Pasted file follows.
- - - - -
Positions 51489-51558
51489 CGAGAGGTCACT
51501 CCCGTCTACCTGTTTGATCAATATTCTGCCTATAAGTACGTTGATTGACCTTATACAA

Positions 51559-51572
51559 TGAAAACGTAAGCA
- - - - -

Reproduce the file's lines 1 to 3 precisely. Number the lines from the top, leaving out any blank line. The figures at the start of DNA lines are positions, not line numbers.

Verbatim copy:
Positions 51489-51558
51489 CGAGAGGTCACT
51501 CCCGTCTACCTGTTTGATCAATATTCTGCCTATAAGTACGTTGATTGACCTTATACAA